Migration of forest plant species in a fragmented landscape: an ecological, population genetic and modelling approach


The increased fragmentation of the forest area in Flanders hampers successful migration of forest plant species. It can be expected that especially long distance seed dispersal will be affected. At present little is known about long distance seed dispersal processes in fragmented landscapes, althought the importance of long distance seed dispersal in determining ecological and evolutionary processes of plant species since long has been acknowledged. The main objective of this research is to gain better insights in plant dispersal processes in fragmented landscapes. By integrating ecological research with genetic analyses the present study aims at elucidating the role of spatial characteristics and dispersal processes in determining distribution pattersn of forest plant species in fragmented landscapes. At the same, the viability of plant species in small woodlands will be investigated based on ecological and genetic traits.

Aim of the research:
1. Assessment of the relative importance of dispersal limitation vs. recruitment limitation in the colonization of forest plant species.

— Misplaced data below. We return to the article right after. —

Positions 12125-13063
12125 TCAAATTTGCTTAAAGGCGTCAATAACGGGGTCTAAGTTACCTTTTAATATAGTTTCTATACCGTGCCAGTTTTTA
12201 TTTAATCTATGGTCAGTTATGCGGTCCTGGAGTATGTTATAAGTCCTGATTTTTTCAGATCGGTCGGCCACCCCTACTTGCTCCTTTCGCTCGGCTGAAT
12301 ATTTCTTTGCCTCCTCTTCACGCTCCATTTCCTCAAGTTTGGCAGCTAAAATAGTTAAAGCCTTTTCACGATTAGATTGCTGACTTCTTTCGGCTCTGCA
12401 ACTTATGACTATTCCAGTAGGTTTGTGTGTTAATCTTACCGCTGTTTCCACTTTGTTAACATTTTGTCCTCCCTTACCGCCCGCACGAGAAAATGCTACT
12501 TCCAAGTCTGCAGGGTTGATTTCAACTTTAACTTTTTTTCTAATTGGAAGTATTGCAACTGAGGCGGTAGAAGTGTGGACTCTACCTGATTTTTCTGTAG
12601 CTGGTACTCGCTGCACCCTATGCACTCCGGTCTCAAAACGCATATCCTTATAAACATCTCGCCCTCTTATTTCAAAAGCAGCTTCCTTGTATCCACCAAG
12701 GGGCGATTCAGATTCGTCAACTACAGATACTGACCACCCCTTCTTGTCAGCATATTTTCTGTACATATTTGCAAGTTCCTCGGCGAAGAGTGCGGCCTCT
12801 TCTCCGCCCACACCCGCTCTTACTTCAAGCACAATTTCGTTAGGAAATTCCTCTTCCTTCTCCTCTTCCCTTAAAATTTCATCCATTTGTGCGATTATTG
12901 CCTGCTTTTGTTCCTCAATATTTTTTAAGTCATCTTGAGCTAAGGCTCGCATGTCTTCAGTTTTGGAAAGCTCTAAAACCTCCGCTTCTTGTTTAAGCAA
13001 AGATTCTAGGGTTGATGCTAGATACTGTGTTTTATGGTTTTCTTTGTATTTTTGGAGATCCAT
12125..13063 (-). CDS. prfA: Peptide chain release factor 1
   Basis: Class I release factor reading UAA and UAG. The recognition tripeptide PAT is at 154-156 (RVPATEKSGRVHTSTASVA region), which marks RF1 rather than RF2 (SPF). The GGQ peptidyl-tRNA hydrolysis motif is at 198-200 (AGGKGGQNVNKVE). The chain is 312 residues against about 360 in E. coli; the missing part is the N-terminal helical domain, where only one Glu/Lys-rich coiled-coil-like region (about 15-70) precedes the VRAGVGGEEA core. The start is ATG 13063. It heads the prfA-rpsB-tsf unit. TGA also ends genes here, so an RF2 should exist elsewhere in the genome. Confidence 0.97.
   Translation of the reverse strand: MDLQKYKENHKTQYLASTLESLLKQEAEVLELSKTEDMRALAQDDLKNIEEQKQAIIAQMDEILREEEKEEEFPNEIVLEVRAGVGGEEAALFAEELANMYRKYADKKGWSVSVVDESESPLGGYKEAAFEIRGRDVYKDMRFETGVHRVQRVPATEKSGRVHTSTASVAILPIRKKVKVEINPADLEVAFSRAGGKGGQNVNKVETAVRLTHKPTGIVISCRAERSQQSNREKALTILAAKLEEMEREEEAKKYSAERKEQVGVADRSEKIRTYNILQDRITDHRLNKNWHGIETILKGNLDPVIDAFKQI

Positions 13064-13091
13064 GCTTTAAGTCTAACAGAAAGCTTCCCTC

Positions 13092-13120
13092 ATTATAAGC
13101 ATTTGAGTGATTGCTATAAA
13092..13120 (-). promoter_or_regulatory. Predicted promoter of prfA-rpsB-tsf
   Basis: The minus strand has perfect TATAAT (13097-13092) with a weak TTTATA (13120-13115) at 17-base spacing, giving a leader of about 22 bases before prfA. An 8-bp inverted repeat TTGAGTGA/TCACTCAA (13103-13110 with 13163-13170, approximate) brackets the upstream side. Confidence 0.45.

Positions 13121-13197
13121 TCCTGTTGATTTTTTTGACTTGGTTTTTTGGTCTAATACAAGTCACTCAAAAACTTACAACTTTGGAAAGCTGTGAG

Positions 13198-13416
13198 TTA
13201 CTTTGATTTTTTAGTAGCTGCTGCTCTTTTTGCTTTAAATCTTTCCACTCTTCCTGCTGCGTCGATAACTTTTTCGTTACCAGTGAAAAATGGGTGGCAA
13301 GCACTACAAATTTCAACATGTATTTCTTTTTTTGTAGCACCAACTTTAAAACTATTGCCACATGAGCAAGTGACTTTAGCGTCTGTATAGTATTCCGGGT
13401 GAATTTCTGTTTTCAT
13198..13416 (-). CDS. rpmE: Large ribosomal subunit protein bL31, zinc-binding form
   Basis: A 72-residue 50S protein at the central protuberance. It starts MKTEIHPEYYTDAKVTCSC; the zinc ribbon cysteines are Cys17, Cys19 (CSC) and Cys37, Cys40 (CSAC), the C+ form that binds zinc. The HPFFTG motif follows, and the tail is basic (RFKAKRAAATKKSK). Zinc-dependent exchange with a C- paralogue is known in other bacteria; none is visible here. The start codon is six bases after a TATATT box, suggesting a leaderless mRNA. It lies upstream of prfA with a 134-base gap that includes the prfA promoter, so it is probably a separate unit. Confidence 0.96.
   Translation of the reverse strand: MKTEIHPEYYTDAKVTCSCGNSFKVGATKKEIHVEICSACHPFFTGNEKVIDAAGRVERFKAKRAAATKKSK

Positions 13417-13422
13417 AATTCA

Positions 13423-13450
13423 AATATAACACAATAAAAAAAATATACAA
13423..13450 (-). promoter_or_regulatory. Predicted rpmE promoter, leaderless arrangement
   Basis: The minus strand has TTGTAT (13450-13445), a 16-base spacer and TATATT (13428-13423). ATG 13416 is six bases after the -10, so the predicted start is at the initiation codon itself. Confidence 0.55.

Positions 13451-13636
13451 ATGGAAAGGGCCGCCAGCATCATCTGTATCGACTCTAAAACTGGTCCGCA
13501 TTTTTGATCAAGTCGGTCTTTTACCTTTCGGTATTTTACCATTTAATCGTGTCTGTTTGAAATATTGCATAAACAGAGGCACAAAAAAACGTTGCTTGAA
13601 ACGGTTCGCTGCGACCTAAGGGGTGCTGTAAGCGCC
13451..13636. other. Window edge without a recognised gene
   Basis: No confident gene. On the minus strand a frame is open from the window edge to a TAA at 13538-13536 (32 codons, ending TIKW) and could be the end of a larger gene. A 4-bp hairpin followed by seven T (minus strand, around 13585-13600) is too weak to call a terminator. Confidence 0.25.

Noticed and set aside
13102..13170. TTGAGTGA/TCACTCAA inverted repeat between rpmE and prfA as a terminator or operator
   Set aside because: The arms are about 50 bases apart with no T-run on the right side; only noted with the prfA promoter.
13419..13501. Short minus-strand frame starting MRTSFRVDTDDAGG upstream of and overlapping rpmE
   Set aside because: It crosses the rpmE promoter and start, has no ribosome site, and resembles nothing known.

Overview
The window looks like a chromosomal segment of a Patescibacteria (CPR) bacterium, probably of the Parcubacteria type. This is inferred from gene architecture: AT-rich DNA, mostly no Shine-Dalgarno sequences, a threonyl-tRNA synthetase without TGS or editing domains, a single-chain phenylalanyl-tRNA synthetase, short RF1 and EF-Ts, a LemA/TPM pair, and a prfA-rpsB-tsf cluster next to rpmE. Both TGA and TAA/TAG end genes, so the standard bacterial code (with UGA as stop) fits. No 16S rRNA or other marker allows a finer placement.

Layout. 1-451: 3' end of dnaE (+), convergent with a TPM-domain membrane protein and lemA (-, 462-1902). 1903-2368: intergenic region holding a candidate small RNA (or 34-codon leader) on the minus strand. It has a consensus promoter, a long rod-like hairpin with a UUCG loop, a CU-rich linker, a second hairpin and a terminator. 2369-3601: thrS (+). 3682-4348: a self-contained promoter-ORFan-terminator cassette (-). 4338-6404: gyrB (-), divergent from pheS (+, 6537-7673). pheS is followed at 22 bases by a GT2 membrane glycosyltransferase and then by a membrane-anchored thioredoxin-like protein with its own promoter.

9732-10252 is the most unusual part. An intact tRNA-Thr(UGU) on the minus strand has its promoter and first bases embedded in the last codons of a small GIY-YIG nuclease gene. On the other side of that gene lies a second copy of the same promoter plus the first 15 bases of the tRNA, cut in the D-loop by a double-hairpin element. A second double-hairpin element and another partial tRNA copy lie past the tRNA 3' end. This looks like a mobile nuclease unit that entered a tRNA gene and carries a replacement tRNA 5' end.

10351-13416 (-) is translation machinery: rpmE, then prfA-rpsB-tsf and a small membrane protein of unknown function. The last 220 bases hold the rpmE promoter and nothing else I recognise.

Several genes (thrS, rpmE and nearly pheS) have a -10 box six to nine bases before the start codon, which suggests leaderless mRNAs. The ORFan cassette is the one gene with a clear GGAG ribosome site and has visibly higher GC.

2. Assessment of the effects of forest fragment isolation on the species richness and the incidence of individual species. Quantification of species specific dispersal rate.
3. Validation of the derived dispersal rates by genetic analyses (AFLP).
4. Development of a plant dispersal model at the landscape scale, based on 2-Dsoil leaching models.
5. Make spatial recommendations and guidelines for reforestation based on the analysis of different fragmentation scenarios. Incorporating the short time (restoration of plant diversity) and the long term (climate change, plant migration) vision.


Angiospermae, anthropogenic influence, Belgium, colonization, conservation, agriculture, Flanders, forest fragmentation, forestry, forests, fragmented landscape, genetics, genetic diversity, long distance seed dispersal, population viability, habitat fragmentation, habitat management, habitat restoration, isolation, landscape ecology, limitation, modelling, molecular markers, monitoring of biodiversity, plant breeding, plant genetics, plant migration, population genetics, recruitment, reforestation, restoration and sustainable use of biodiversity, restoration ecology, species richness, terrestrial, vascular plants, Viridaeplantae, woodlands


Belgium {Geographical scope}
Forest {Habitat type}


Name Role Start End
Jacquemyn, Hans member
Honnay, Olivier member
Coart, Els member
Feyen, Jan member
Hermy, Martin promotor


Name Role Start End
Division Forest, Nature and Landscape Research member


Name Role Start End
Migration of forest plant species through a fragmented landscape: integrating local demography and regional dispersal. partner

created:2011-12-14 14:18:59 UTC, source:biodiv

© 2012 by the Belgian Biodiversity Platform